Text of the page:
Unfortunately for too many students, the traditional back-to-school checklist has a morbid addition this year, courtesy of the COVID-19 pandemic and a very straightforward Yale professor. After obtaining all the notebooks and overpriced printer ink cartridges and elaborate calculators that will be used most often to spell BOOBS, there’s one more important bit of school prep to take care of: Emotionally preparing for death—your death, the death of a friend or loved one, etc. Washington Post reporter Hannah Natanson discovered this rather blunt statement from Yale’s Head of College and psych professor Laurie Santos, perhaps not-so-curiously tucked away at the bottom of a Yale Daily News report. The quote is taken from Santos’ July 1 email to residents of the school’s Silliman College, announcing Yale’s plans to reopen on-campus housing. It makes for quite the welcome letter:
We all should be emotionally prepared for widespread infections—and possibly deaths—in our community. You should emotionally prepare for the fact that your residential college life will look more like a hospital unit than a residential college.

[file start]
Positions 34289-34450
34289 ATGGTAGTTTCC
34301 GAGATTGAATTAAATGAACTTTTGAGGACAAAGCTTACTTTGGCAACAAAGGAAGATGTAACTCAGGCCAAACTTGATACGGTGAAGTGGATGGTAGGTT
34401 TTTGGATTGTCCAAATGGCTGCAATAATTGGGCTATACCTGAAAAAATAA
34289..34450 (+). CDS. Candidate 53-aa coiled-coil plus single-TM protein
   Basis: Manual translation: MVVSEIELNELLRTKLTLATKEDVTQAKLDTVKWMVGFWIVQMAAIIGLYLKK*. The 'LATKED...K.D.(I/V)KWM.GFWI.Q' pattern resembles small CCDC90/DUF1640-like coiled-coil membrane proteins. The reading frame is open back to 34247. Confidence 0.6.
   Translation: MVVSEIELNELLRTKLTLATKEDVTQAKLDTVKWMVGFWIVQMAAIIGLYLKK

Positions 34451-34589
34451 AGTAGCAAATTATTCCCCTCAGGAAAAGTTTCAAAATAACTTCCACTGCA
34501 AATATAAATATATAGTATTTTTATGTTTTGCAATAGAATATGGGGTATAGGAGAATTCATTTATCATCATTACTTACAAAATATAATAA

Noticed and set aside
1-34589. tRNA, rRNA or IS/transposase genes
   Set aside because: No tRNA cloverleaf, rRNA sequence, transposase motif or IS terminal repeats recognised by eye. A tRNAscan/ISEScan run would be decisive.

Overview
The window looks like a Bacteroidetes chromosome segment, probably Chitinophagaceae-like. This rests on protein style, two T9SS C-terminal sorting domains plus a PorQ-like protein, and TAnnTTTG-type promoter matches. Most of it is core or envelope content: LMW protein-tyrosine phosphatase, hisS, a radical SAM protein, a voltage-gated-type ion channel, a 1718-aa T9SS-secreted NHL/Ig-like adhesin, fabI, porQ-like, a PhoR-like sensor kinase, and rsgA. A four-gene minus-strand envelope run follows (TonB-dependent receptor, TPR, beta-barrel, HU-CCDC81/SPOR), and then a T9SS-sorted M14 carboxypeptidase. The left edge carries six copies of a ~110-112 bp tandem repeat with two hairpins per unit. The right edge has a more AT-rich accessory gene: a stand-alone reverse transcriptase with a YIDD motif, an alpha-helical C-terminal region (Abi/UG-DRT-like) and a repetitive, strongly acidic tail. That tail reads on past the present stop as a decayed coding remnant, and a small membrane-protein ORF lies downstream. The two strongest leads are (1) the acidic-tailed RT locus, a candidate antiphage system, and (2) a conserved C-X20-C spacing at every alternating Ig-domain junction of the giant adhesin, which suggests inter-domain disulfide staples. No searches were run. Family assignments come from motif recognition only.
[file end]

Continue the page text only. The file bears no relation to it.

The U.S. is famously a death-denying country, so the idea of acknowledging our own mortality—let alone fully preparing for it—is kind of a huge ask for most people. Yet Santos’ email is refreshingly frank in a country where the government can’t wrap its head around taking care of citizens on the most basic level, and an alarming number of said citizens reject wearing masks as an infringement of freedom. And let’s not even get started on the absurdly high percentage of people who wouldn’t take a COVID-19 vaccine if offered. Is the idea of emotionally preparing for death kind of fucked up? Yes. But for some people it might also be a necessary step to encourage safer behaviors, and clearly “screaming inside our hearts” hasn’t quite taken hold the way we’d hoped.